Related Content: democratic national convention

September 7, 2012

Weekly Show

Did Obama's appeal to the nation for a second term resonate? How did Democrats rebut Republican attacks? Plus what was Bill Clinton's ultimate contribution to the convention? Also, did Friday's job numbers boost or quell Obama’s post-convention shine? Joining Gwen: Dan Balz, The Washington Post; Peter Baker, The New York Times; Michael Duffy, TIME Magazine; Jeanne Cummings, Bloomberg News.

 

 

On the Webcast Extra: How did past political conventions compare to this year? Did both parties use their prime time effectively? Did their message reach independents?

Lessons Learned in Tampa and Charlotte

Gwen's Take

CHARLOTTE -- I am typing this while sitting in a darkened arena. From my vantage point high above the convention floor, thousands of happy Democrats are cheering a video collage of Barack Obama's campaign and Presidency. In this version of pro-Obama utopia, the hits fly by -- the misses not so much. We watch Sarah Palin dismiss the President's background as a community organizer, and immediately cut to video of then-candidate Obama brushing off his shoulder Jay Z-style and singing a little Al Green. Oh, and then he orders a hit on Osama bin Laden.

Two Conventions Down, No Signs of Quick Help for the Jobless

Essential Reads

The voters demand action on jobs, and on Thursday night, the incumbent president running amid the worst election-year labor market in modern American history responded with the following: A bloody evisceration of his opponent’s economic philosophy. (“Feel a cold coming on? Take two tax cuts, roll back some regulations, and call us in the morning!”)

In Democratic convention speech, Obama vows ‘our problems can be solved’ — with more time

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President Obama appealed to the nation Thursday night for another four years in office, asserting that his policies are slowly returning the country to economic prosperity while arguing that his Republican opponents would pursue a course that would set the country back and harm the well-being of middle-class families.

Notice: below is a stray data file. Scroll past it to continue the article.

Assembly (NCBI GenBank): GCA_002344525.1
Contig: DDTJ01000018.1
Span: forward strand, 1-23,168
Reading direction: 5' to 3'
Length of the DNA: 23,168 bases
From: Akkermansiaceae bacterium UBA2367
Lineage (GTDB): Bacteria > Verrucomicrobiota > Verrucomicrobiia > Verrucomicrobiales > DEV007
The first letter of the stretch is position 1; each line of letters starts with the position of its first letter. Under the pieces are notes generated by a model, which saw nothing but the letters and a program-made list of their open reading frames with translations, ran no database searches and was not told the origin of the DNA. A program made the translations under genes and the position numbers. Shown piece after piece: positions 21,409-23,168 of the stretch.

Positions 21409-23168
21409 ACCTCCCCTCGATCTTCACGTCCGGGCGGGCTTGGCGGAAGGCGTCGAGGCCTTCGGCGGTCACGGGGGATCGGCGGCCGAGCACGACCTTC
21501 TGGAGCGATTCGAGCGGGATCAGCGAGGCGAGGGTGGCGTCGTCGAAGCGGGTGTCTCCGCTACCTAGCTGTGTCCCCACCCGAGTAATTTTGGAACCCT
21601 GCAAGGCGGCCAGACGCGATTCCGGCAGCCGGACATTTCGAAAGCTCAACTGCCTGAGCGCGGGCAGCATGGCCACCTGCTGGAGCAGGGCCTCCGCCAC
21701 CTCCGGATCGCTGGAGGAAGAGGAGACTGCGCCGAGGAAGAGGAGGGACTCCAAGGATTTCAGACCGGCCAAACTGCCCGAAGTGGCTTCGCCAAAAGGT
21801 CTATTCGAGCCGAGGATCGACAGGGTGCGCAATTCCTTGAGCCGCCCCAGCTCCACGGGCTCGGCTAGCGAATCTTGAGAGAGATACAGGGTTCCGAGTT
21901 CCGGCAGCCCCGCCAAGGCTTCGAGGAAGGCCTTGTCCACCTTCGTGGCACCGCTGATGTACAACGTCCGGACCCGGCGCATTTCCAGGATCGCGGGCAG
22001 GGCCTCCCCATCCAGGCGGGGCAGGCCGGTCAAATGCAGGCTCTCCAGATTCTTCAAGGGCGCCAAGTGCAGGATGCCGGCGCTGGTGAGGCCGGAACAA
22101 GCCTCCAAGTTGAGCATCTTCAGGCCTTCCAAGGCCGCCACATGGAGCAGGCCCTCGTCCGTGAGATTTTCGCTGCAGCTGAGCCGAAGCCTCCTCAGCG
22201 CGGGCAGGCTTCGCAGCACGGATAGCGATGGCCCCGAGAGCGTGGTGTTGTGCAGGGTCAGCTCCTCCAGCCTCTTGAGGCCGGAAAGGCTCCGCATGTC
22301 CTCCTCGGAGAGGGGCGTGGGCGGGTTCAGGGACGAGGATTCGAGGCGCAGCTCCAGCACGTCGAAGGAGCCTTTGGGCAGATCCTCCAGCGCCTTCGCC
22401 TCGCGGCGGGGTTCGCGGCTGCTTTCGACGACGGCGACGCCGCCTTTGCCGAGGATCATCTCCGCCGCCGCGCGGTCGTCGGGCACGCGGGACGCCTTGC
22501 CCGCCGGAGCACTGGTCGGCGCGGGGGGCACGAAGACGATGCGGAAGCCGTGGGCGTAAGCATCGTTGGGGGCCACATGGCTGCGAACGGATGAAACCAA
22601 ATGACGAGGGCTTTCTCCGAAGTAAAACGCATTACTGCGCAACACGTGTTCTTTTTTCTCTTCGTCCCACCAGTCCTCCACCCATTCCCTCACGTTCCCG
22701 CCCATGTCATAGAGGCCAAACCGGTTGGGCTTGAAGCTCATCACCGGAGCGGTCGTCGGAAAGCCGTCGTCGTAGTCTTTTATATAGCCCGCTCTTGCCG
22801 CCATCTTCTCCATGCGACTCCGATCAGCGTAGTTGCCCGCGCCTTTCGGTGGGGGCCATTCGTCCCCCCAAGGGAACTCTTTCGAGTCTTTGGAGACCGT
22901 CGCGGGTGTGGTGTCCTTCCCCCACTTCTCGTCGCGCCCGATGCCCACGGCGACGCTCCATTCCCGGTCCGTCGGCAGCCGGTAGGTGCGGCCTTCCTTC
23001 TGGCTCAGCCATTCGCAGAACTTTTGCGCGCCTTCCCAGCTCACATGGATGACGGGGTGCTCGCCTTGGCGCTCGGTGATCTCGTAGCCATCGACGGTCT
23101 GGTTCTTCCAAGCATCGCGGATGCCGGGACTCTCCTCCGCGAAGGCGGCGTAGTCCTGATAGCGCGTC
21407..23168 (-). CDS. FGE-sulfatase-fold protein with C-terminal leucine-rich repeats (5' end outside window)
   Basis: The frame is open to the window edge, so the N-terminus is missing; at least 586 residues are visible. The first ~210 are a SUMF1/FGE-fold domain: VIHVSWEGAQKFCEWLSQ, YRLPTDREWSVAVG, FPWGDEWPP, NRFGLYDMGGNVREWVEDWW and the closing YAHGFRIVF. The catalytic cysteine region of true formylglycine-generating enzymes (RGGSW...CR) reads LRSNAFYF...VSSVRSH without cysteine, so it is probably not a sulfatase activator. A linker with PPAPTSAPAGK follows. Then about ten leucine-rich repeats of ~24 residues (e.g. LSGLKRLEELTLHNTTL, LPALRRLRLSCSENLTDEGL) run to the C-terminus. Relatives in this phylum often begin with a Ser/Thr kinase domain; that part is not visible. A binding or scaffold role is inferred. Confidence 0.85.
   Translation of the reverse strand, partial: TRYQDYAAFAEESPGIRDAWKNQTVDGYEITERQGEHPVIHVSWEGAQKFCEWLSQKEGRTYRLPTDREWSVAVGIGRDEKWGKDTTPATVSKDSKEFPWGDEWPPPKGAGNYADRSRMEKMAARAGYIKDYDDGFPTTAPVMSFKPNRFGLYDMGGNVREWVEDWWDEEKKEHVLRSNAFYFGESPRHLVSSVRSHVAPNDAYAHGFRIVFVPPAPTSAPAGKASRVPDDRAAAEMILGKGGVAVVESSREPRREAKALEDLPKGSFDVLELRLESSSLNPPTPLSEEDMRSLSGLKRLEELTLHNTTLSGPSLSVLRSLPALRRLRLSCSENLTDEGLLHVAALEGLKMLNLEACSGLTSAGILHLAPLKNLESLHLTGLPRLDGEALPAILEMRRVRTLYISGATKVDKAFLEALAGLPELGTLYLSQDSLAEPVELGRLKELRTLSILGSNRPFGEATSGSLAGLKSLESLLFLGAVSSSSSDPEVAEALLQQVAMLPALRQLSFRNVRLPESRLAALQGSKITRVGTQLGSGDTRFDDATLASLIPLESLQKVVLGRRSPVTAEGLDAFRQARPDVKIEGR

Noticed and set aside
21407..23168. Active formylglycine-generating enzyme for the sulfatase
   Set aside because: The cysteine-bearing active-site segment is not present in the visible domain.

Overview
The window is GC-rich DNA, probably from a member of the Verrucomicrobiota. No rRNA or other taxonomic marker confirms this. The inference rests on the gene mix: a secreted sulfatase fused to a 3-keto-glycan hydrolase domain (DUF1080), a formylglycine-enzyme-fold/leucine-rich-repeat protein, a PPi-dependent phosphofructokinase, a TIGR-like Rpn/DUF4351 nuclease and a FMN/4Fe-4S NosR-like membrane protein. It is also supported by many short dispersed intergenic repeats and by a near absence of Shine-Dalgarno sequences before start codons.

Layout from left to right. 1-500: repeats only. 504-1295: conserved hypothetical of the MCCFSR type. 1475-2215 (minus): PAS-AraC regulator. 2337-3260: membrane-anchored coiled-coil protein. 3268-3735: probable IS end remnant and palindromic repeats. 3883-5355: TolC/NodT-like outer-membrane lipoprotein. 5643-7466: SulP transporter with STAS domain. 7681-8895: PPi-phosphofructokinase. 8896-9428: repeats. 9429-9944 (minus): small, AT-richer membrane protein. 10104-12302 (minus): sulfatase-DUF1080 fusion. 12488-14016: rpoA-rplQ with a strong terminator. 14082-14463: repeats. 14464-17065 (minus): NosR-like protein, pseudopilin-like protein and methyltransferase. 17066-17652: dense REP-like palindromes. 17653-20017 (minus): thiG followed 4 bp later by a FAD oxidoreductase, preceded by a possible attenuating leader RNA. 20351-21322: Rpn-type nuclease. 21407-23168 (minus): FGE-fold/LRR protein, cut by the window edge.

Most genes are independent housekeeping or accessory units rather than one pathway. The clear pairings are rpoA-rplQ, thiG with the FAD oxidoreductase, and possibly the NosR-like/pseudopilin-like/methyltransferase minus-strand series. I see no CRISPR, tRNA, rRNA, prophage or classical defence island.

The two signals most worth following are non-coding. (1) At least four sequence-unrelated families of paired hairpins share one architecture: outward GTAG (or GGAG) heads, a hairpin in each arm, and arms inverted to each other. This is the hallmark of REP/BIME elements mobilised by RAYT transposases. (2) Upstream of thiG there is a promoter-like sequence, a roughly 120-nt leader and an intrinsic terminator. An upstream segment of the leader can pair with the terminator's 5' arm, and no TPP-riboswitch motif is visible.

Obama makes case for 2nd term: ‘harder’ path to ‘better place’

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President Obama accepted the Democratic nomination for a second term on Thursday night, making a forceful argument that he had rescued the economy from disaster and ushered in a recovery that would be imperiled by a return to Republican stewardship.

Dispatches From the Democratic National Convention

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In 2008, if Barack Obama's outdoor convention speech had been moved inside, he still would have raised the roof. When he was denied the chance to speak in the elements at Bank of America stadium this week, the closed venue seemed fitting. Obama's speech to the 2012 Democratic National Convention, like his presidency, has a lid on it. It was workmanlike from a president who had to strain with the reality of being in office. “The times have changed,” he said, “and so have I.” At his 2008 address in Denver, audience members cried at the end of his speech.

Convention Notes: Alexis Simendinger of Real Clear Politics

Web content

Our panelists, some of the best political reporters in the business, have covered their fair share of conventions. Between the 2012 Republican and Democratic National Conventions, we asked them which was their most memorable convention. Alexis Simendinger, of Real Clear Politics, tells us why the 1992 Democratic National Convention is her favorite. From Bill Clinton to Ross Perot, she shares the highlights from the convention in New York City.

PBS NewsHour: Julian Castro on his DNC Keynote Speech, Texas 'Turning Blue'

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Mayor of San Antonio Julian Castro -- the keynote speaker at the Democratic National Convention on Tuesday -- stopped by the NewsHour skybox Wednesday evening to talk with Judy Woodruff and Gwen Ifill. "If you are looking for the bigger tent party across a whole host of issues, that's the Democratic party," he said.

How Bill Clinton does it

Essential Reads

The crowd was roaring, TV commentators were gushing, and Barack Obama himself thanked Bill Clinton for his nominating speech with a big hug as he left the stage here Wednesday night.

Biden’s speech likely to spotlight strengths, or foibles

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Folksy and loose, passionate and sometimes off script, Vice President Joseph R. Biden Jr. arrives onstage Thursday night as the president’s most important political partner, policy enforcer, conscience, scold and occasional albatross.